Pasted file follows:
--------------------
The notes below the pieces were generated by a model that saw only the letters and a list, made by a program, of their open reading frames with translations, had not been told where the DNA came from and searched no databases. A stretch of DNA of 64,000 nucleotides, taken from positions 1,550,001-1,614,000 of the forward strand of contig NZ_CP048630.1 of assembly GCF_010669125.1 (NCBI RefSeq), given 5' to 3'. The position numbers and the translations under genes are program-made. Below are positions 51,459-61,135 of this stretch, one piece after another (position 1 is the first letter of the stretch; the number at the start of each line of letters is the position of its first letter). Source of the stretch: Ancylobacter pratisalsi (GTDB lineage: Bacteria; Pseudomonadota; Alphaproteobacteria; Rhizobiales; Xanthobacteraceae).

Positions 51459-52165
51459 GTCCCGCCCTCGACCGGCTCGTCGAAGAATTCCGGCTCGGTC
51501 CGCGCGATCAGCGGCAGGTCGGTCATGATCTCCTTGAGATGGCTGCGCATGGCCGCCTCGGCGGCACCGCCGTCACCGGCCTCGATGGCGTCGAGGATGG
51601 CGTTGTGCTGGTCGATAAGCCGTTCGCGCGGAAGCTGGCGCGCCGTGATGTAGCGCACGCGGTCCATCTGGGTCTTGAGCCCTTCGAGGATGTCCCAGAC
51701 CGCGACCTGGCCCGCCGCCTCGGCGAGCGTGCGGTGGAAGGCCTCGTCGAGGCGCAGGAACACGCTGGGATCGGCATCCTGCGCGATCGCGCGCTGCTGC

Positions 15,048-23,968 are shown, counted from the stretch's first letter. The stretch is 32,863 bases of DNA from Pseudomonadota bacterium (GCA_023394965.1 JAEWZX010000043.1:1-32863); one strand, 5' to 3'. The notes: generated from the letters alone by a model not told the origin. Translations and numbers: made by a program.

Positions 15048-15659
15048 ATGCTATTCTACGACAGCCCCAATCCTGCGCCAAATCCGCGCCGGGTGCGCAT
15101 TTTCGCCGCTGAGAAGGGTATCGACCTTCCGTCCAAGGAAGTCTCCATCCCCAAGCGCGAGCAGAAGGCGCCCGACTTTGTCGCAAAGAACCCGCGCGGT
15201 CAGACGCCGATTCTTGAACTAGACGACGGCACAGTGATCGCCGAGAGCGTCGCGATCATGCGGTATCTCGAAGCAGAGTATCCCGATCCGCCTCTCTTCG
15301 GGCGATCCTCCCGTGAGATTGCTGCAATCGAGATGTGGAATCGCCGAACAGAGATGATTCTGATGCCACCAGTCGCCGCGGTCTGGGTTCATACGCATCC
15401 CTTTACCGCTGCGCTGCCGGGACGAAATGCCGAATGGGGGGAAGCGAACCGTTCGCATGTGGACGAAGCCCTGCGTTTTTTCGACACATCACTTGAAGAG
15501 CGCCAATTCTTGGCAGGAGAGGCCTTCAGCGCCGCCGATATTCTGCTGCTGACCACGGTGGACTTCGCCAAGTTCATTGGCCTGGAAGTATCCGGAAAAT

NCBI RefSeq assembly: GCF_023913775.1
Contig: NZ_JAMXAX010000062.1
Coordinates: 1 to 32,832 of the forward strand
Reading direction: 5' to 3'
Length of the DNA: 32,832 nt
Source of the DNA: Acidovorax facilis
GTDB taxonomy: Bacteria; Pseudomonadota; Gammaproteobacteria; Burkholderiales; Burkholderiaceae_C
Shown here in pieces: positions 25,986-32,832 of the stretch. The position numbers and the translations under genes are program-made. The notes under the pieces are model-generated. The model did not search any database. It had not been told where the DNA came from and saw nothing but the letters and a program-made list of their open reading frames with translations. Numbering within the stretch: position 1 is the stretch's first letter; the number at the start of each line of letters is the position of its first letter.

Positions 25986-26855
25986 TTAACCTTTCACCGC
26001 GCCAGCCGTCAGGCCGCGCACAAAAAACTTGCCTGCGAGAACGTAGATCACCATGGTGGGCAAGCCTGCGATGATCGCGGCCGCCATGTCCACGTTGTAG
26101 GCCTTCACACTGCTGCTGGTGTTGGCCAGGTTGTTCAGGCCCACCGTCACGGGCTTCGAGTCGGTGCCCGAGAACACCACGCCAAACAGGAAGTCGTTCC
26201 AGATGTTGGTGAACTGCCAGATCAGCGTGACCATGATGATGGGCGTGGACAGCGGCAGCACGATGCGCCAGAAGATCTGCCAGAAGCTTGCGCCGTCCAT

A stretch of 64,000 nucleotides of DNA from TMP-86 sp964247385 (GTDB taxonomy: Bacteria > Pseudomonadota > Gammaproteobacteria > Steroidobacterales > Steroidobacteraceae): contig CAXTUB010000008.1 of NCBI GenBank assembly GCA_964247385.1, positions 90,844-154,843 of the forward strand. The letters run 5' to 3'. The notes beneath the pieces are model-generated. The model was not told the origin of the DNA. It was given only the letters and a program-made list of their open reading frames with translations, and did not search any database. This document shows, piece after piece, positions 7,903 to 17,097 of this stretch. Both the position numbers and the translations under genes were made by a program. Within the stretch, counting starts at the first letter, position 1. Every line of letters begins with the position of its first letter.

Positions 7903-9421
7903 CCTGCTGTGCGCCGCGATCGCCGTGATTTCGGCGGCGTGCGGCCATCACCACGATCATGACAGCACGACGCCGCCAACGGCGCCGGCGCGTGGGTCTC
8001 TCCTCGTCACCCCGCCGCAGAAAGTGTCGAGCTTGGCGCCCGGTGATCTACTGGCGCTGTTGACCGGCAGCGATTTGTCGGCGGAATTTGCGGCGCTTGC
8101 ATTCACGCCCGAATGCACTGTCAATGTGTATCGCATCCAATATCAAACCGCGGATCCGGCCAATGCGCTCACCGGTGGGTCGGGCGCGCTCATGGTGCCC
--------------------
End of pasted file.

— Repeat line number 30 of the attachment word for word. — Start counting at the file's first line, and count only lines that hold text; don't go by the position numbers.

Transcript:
7903 CCTGCTGTGCGCCGCGATCGCCGTGATTTCGGCGGCGTGCGGCCATCACCACGATCATGACAGCACGACGCCGCCAACGGCGCCGGCGCGTGGGTCTC